Shouldn’t the Voting Rights Act of 1965 be Obsolete?

Before I get into this one, allow me to say that this morning’s episode of MSNBC’s Up w/ Chris Hayes was epic; it was quite possibly the best episode I’ve watched to date. That in itself says a lot since I’m a huge fan of the show; and, the truth is, the show offers a wealth of information pertinent to our political discourse. That plus the fact that Chris Hayes happens to be my imaginary cool-ass-white-dude friend, is why I love the show. As far as imaginary friends, Chris may not be as cuddly as Mr. Snufflupagus, but I dig the brand of hipster white dude he represents — he seems genuine.

Just to piggy back on my earlier post about Mitt Romney’s epic fail of speaking at this week’s NAACP National Convention. I wanted to hit on something Chris pointed out on this morning’s show. That would be, the fact that Mitt Romney never mentioned anything about the Voting Rights Act while speaking to the nation’s oldest civil rights organization. As I pointed out earlier, Romney’s weak (and very lazy) attempt to appeal to the African-American vote shows that Romney truly doesn’t have the interest of the black electorate at heart.

Here’s a good discussion on the black vote being taken for-granted:

As I pointed out a few days ago, as governor, Mitt Romney made attempts to remove Affirmative Action policies in Massachusetts. And, when called on it by the state chapter of the NAACP, Romney pretty much ignored them by leaving anyone from the organization off of the commission he put together to decide whether his plan would have a negative impact on diversity. So quite naturally, given that a landmark case is being heard which involves the Voting Rights Act and the state of Texas who are trying to do away with the laws application entirely.

One would expect Mitt to at least say something as it relates to black folks and the right to vote, right? I mean, especially since there have been many efforts to suppress the votes of minorities this cycle. Hell, one would have expected Mitt to say something simple like, “Er, you black folks better be sure to get that new Voter ID and vote for me in November.”

Romney could have at least spoken to, about, or made brief mention of something (anything) that will negatively impact or infringe on the rights of African-Americans (and other minorities) to vote. But hey, I suppose to do so would be too much like caring, or at least pretending to care. But I said all of that to say this: often, I’m told that there isn’t a need for Affirmative Action policies — mostly from white right-wingers — because we’re post-racial; however, I hear very little talk about doing away with the protections many Americans enjoy thanks to the Voting Rights Act.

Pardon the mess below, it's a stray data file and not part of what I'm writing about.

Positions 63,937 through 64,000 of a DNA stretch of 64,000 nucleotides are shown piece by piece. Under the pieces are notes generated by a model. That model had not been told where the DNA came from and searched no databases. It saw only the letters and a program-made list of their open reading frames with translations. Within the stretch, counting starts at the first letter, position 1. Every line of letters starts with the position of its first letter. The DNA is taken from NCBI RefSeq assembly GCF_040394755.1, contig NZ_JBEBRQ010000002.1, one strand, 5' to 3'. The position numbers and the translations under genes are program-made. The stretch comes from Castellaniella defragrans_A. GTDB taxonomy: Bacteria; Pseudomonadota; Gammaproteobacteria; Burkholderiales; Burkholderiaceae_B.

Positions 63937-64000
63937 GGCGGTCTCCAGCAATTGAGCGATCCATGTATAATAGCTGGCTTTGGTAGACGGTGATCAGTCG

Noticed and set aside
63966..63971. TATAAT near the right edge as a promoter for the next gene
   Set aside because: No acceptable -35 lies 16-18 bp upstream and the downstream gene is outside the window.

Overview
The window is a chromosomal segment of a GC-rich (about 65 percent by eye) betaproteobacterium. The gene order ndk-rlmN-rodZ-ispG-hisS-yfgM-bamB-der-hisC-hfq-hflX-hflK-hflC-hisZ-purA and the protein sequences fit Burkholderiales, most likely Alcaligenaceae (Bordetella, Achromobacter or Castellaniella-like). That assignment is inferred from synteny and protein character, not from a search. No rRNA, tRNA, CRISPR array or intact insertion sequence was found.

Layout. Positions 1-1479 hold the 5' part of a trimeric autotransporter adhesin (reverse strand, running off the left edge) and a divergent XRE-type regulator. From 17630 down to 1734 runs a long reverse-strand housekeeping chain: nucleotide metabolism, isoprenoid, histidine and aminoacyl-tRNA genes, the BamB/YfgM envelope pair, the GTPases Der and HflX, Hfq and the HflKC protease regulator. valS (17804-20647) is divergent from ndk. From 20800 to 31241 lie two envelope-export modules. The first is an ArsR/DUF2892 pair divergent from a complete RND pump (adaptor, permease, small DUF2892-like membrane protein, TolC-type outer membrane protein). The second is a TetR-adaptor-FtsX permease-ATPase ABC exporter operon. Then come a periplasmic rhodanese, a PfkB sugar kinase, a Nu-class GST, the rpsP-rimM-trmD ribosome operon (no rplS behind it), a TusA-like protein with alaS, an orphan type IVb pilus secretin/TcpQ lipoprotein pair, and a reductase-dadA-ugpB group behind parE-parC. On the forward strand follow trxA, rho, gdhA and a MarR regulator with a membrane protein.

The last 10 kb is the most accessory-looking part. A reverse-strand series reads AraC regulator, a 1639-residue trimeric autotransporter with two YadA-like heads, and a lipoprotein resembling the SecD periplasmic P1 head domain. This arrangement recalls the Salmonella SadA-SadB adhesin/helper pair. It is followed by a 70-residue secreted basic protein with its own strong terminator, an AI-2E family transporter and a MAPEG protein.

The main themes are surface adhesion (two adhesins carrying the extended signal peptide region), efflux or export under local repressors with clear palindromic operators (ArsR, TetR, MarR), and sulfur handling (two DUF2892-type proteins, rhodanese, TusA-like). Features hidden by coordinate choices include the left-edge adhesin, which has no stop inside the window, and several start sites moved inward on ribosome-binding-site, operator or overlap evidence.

So here’s the question: is the Voting Rights Act even necessary in our new post-racial age? Of course I have my own opinions on the subject that is the removal of the Voting Rights Act and states having to adhere to federal rules. But, I’m really interested in hearing your thoughts on the subject. I mean, if the rights of voters are not as sacrosanct as once believed and constitutionally supported, then as conspicuous as that may be, why then is there even a need for voting right protections? Seriously, I would greatly appreciate it if you took the time to answer that question.

But before I go, do me a favor and watch the following video from Chris Hayes’ show before attempting to answer the question posited above. Also, before answering the question here’s something to consider: according to the result of a Harvard study that shows how Texas’ changes affect voters presented this week, former President George W. Bush himself would be ineligible to vote in his home state of Texas (read it here). Now I’m not sure if many of us would agree that George would be a great future president. However, I do think we can all agree that he isn’t a minority, and that he is a Republican. Not exactly the target of disenfranchisement; but hey, so too is a retired World war II veterans in Florida who happens to be white, as well.